The 3rd summit of the Responsible Research in Business and Management (RRBM) marks the coming of age of an initiative that has its roots in a presentation by Anne Tsui almost ten years ago — she questioned the purpose of research in business schools. A small group of scholars recognised that business schools had an opportunity for change and needed to grasp it – to free themselves from the race of more 4-star journal articles and to ensure that their research demonstrated its impact on the big societal challenges.

Ten Years in the Making…

Since the initial spark, numerous events, initiatives and actions led by editors, scholars, association leaders, and deans have demonstrated the possibility for change if energies can be focused. If business school research were to remain relevant, attract funding and be relevant for stakeholders something had to change. The founders had asked the twin questions “if not us who? if not now when?”. Ten years later, the influence of the RRBM is clear in the revised standards of the leading business School accreditations, numerous initiatives around the world and pioneering activities of certain schools.

Beyond Relevance and Rigor…

At the heart of the conundrum facing business schools is the long-running existential debate: the balance of rigour and relevance. However, where others have prevaricated and floundered the RRBM initiative seems have gained traction with a vision for business school research to be highly relevant for stakeholders, impactful and applied to major world challenges. There was a recognition by the founders that it was vital to change the “rules of the game” by involving key actors from deans to journal editors, from association leaders to accreditation bodies, and from senior scholars to PhD students.

Seven Principles

There are seven key principles to which responsible research should adhere. Obviously, there is an essential commitment for research to advance both basic and applied knowledge (No.2) and make a contribution based on sound methodologies (No. 4). However, the other principles provide the keys for impactful research that can make a difference – being a service to society (No.1), drawing upon multiple disciplines (No.3), including and having an impact upon stakeholders (No. 5 & 6) and committing to broad dissemination (No. 7).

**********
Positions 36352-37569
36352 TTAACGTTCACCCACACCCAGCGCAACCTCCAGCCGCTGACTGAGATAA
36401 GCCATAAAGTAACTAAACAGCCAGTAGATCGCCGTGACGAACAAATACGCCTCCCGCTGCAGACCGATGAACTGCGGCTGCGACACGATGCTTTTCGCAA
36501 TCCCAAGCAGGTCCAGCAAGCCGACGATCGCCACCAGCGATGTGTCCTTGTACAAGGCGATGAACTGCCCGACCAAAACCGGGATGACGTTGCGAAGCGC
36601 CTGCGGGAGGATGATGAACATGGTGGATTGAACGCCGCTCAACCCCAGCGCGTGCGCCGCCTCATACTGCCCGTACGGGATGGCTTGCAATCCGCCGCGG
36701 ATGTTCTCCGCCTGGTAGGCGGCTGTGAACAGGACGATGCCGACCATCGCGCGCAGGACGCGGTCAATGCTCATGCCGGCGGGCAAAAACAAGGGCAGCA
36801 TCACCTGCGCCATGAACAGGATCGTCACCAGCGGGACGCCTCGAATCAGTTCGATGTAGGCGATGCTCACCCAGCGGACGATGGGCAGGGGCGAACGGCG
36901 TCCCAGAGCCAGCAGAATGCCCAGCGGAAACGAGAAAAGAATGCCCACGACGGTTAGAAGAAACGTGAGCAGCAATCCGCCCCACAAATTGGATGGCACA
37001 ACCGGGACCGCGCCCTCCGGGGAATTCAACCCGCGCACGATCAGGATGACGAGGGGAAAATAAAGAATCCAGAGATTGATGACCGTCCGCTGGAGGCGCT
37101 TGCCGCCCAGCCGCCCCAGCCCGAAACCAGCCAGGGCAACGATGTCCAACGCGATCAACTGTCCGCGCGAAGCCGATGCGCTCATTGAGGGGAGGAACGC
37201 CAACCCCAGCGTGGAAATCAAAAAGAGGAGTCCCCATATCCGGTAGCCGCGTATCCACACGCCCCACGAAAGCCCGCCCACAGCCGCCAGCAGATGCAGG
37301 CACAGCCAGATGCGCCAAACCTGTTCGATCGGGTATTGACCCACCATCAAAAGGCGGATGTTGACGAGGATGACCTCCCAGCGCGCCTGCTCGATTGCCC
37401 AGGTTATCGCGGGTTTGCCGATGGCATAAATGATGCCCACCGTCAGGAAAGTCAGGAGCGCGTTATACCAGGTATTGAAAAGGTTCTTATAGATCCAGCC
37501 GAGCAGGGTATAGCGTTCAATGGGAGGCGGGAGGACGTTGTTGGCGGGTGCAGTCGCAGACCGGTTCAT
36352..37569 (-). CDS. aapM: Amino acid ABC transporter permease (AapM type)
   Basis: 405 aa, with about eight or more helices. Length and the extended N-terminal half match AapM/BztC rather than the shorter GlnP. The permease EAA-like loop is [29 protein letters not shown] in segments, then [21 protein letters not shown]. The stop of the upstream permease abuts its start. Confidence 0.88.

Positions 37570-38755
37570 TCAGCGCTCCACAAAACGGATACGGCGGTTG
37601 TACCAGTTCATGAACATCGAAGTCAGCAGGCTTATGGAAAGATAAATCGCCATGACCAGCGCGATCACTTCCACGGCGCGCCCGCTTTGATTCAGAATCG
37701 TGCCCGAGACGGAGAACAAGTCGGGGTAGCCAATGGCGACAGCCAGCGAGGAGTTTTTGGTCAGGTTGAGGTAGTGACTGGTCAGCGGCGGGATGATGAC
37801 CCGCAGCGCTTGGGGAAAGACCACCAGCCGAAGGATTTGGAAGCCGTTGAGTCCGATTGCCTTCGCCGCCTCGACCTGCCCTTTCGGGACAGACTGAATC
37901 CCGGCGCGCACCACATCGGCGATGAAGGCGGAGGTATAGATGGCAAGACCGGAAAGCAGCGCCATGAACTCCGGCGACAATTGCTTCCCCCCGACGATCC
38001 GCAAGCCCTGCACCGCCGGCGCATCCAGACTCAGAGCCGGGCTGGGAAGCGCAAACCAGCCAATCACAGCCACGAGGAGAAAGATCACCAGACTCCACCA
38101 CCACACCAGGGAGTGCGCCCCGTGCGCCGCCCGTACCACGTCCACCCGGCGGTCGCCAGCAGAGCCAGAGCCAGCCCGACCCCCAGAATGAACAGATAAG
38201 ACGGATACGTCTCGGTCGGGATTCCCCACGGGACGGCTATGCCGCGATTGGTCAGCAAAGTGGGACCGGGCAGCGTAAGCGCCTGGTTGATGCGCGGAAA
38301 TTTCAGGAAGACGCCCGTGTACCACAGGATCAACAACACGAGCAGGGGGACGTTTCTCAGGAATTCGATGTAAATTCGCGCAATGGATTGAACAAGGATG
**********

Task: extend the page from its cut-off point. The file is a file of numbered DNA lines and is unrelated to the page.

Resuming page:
Summits, Initiatives & Actions

By building upon the White Paper published in 2017, the 1st RRBM Summit was attended by an invited audience of just 50 scholars, deans and association leaders. There was a sense of urgency in the initiative as an alert for business schools to act and start to address wider societal challenges. What is different about the 3rd Summit is that it will bring together over 250 top scholars, association leaders, journal editors, PhD students, and Deans from business schools on five continents to take these actions to the next level.

I will, We will…

One of the most powerful dimensions of the RRBM initiative is the commitment to action that participants have made. Going beyond simple calls to action, participants commit to changing something in their domain of influence or control – learning from, and being inspired by, each other. And thus they promote research that is more responsible.

These commitments may include journal editors launching special issues, deans to broadening promotion and tenure criteria, senior scholars leading RRBM projects, senior leaders agreeing to share RRBM principles among their national research communities and many more. These summits are pivotal as each actor commits to moving the agenda forward in their own way. The Third Summit promises to be just as influential.

This blog was initially published on LinkedIn

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